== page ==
If we just take a step back, Chair, if we may, the explanatory memorandum and the objectives that it sets out for the Bill are at odds with what the Bill itself seeks to achieve, so it's a slightly more complex question than ordinarily it would be. The EM states that the key aim of the Bill is to offer residential outdoor education to pupils in mainstream. So, there's an inconsistency with the actual effect of the Bill, because the Bill itself makes it a compulsory part of the curriculum.

So, what you're pointing out there is the disparity between the wording of 'offer' and actually a compulsion.

Yes, exactly. I don't think that is intended. If it is intended to be a compelled approach, if you like, a mandatory approach, then there are existing arrangements and regulations that could deliver that outcome. There's a mechanism in the Bill, as some may remember, from the 2021 Act, which allows for there to be an exemption from that—that's part of the architecture of the Bill already—but that route could be achieved through regulation. If the intention, on the other hand, is to deliver what the memorandum says but not the effect of the current Bill, then that would require primary legislation. That offer would require primary legislation.


Within those couple of meetings you've had with the Member, what's your understanding of what the actual intent is, whether it's an offer or a mandatory residential?

I think it is more likely to be the case that the intention is as described in the explanatory memorandum, but the Bill doesn't achieve that aim.

Sorry. That would require primary legislation. Thank you very much. Very helpful. James. 

Minister, thank you for coming today. Do you think that the Bill achieves an appropriate balance between what is on the face of it and what is left for Welsh Ministers to determine, via regulation-making powers?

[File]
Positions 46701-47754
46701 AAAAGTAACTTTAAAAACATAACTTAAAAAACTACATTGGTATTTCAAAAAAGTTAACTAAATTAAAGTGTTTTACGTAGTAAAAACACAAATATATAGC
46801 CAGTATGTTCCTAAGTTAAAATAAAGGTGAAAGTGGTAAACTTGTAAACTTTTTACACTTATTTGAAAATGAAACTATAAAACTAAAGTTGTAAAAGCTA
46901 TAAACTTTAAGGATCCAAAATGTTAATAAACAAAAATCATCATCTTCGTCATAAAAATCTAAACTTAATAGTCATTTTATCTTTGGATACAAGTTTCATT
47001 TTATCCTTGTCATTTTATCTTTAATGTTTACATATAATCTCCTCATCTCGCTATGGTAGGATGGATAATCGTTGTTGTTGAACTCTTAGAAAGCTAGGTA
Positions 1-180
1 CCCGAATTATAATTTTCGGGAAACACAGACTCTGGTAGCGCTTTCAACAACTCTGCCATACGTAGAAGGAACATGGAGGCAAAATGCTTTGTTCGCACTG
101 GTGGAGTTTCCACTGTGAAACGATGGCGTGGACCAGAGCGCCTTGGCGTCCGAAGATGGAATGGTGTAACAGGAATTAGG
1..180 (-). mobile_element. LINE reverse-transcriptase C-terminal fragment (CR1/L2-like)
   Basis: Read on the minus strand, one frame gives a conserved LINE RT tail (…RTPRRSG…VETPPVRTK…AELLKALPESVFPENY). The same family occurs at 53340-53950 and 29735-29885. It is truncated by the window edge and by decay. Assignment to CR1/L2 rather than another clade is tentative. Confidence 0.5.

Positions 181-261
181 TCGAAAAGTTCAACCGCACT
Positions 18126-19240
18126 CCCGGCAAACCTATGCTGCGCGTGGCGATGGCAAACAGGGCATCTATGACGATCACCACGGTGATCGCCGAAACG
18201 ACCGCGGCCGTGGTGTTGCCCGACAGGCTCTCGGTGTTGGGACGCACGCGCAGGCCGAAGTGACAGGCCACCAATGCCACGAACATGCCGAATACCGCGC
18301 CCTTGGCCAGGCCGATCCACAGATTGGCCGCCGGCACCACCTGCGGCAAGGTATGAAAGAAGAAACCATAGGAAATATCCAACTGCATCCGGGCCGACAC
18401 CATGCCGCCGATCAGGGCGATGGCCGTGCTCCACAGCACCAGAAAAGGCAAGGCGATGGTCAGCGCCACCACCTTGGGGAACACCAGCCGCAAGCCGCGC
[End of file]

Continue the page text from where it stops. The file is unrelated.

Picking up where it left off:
I'm afraid I don't. The purpose of the Bill is to have a mechanism—as in the conversation we've just had—to deliver an increase in the provision of residential outdoor education, but then does not go on to define what residential outdoor education is, which I think is a significant weakness. But then, in addition to that, it provides for the code, which has a carte-blanche approach, really, in terms of what Ministers might put in that code, which I think is not proportionate. And the guidance, in a sense, goes a step further, because the guidance includes mandatory provisions where there are no equivalent mandatory provisions in the Bill itself, which is clearly challenging, at least from a scrutiny point of view, and in other ways as well. So, I don't think the balance is correct, I'm afraid.

The Bill does require Welsh Ministers to take all reasonable steps to ensure that children have a course of outdoor education, if they want to take it—it's in the explanatory memorandum. In your opinion, what kind of steps would the Welsh Ministers and the Government need to take in order to comply with that duty?